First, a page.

The resilience and encouragement of her parents has helped guide first-generation college student Italia Bustamante toward pursuing her Bachelor’s in Social Work at Southern Arkansas University. When she graduates this May, she not only will have graduate school to look forward to but firm career plans and a heart full of gratitude.

Bustamante, a senior from De Queen, Arkansas, originally planned to become a physical therapist while studying at UA Cossatot. Upon transferring to SAU, however, she discovered her passion for social work. “Hands down, it’s the best academic decision I have made,” she said. “The social work professors here are charismatic, compassionate, and truly knowledgeable of their respective fields.”

Dr. Deborah Wilson, chair of Behavioral and Social Sciences, shared that Bustamante has “been phenomenal” in everything from research to volunteer service.

Bustamante graduated from De Queen High School and decided to attend the local community college. “However, I had two great mentors who helped me realize that social work is actually my calling.” Not only was SAU the university closest to De Queen offering a degree in social work, it is accredited by the Council on Social Work Education (CSWE), which increases a student’s chances of acceptance into graduate school.

“I studied to go to physical therapy school during my time at UA Cossatot,” Bustamante said. “I was driven by the fact there was a medical profession that would allow me to interact with people on a daily basis.”

However, she felt a desire to do more for her family and others. “I decided to enroll in the Social Work Program and follow this ambition.” She enjoys the demanding structure of the curriculum and the care of her professors at SAU.

“They encourage me the most whether it involves school work or just reminding me to practice self-care,” Bustamante said. “I love knowing that this program is preparing me for real life.”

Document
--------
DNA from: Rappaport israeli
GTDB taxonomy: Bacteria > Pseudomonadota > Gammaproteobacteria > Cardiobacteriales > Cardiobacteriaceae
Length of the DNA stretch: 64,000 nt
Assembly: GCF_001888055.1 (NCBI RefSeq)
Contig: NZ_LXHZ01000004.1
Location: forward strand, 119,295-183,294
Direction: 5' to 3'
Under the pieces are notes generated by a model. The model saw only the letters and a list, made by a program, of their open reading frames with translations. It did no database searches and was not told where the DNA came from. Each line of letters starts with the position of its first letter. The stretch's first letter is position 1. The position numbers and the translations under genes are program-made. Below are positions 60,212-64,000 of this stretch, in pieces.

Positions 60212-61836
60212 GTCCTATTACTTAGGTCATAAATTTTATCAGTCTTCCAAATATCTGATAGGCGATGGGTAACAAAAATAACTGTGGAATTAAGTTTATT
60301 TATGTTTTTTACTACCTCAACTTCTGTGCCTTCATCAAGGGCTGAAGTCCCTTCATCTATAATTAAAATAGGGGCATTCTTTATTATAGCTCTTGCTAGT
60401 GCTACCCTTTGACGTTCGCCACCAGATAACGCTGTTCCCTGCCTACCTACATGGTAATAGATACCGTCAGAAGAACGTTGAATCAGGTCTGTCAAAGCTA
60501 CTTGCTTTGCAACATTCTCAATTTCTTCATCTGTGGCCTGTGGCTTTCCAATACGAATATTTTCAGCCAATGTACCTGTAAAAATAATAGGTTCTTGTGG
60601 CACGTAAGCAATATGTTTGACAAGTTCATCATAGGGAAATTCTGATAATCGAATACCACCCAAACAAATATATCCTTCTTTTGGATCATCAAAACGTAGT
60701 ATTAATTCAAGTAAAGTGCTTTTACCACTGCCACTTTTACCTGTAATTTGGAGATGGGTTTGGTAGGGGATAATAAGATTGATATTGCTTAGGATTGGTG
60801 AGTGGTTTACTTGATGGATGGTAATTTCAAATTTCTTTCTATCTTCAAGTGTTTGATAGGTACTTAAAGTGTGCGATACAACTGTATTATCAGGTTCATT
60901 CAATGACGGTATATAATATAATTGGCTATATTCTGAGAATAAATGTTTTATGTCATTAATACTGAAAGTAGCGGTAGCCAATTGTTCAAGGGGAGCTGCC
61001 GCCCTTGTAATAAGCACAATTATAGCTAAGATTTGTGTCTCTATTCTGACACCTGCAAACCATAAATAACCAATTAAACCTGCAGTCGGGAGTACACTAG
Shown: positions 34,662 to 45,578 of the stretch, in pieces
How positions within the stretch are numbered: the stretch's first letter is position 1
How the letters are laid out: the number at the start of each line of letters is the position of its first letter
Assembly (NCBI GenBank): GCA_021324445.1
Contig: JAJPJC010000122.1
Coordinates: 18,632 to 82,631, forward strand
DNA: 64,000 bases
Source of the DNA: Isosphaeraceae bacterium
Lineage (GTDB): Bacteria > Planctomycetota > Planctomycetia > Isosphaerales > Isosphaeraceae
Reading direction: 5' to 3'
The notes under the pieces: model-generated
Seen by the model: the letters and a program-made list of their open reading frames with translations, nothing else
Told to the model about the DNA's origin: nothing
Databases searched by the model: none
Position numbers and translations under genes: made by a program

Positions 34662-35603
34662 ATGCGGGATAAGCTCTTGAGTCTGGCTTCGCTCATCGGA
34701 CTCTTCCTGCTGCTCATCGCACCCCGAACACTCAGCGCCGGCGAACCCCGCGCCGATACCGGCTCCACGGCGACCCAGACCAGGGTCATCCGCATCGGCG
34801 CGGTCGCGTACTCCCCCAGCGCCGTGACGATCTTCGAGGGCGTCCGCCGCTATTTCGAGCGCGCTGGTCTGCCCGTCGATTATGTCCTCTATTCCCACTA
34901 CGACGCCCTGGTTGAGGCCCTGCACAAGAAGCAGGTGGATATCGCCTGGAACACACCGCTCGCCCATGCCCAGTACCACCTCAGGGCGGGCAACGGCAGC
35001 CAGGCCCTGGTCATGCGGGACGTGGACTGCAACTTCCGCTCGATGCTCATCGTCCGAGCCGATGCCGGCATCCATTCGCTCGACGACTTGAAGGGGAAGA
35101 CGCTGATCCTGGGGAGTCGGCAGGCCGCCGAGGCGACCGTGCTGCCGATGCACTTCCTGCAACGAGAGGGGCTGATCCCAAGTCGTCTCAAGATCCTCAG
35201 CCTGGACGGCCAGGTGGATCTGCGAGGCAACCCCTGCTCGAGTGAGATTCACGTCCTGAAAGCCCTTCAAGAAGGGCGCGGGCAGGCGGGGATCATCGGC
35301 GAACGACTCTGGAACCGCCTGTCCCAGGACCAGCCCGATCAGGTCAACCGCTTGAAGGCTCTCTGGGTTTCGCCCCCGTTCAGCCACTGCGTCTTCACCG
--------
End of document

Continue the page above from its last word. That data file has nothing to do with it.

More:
She credits Dr. Wilson, Dr. Raymond Adams, Jennifer Turner, Whitney Gass, and Dr. Elizabeth Gloyd with providing the friendly atmosphere and positive environment at SAU.

“Ms. Turner and Dr. Adams inspire me in distinct ways,” Bustamante said. “Dr. Adams has been a huge academic guide; Ms. Turner is like my college mom. Dr. Wilson was a game-changer. I was having doubts about leaving my hometown and majoring in a social science field, but she is the one who made me drop anchor here.”

In Wilson’s Research Methods class, Bustamante crafted a paper studying freshman students’ perceptions of how well SAU enforced Title IX policies. “I chose to study freshmen since I was truly curious about the impact a campus environment has on the individual and student retention,” she explained. “Dr. Wilson invited fellow professors to come to Peace Hall and provide an opportunity to present like researchers would at a conference.”

Bustamante also presented at the Arkansas National Association of Social Workers 2019 Conference with her peers and students from the University of Arkansas at Little Rock and UA Fayetteville. “This experience made me feel even more grateful for pursuing my degree through SAU.”

She finds time to volunteer through University Housing as an RA. “I’ve been able to host a canned food fund-raiser, a clothes drive, and a drive specifically for domestic violence shelters in Camden, Magnolia and Texarkana.” As part of a local internship, she is collecting items for care bags to be given to children displaced from their homes.

Her plans include becoming a Licensed Clinical Social Worker, addressing mental health and social issues in areas populated by Hispanic/Latino individuals. “I also plan on incorporating an animal-assisted component into my practice – that is, if it’s in the Lord’s plan for me!”

As a first-generation college student and daughter of immigrants, Bustamante said she is absolutely proud of her Hispanic roots. “They are vibrant and rich in culture,” she said. “However, there are gaps in contemporary academe that deserve to be acknowledged in order to provide high-quality services to this population.”

Neither of her parents graduated high school. “Even so, my mother and father disciplined, protected, loved and encouraged me. Their resilience is part of my love for them. When I obtain my license, their sacrifices will remain engraved in my achievements when that license reads ‘Bustamante-Quintana.’”

She intends to fulfill their dream for her to obtain a better standard of living and have access to opportunities that were beyond their reach. “It is my responsibility to speak on behalf of mi gente and help educate them and others by contributing to the developing literature of social work.”

To learn more about the Social Work Program at SAU, please visit

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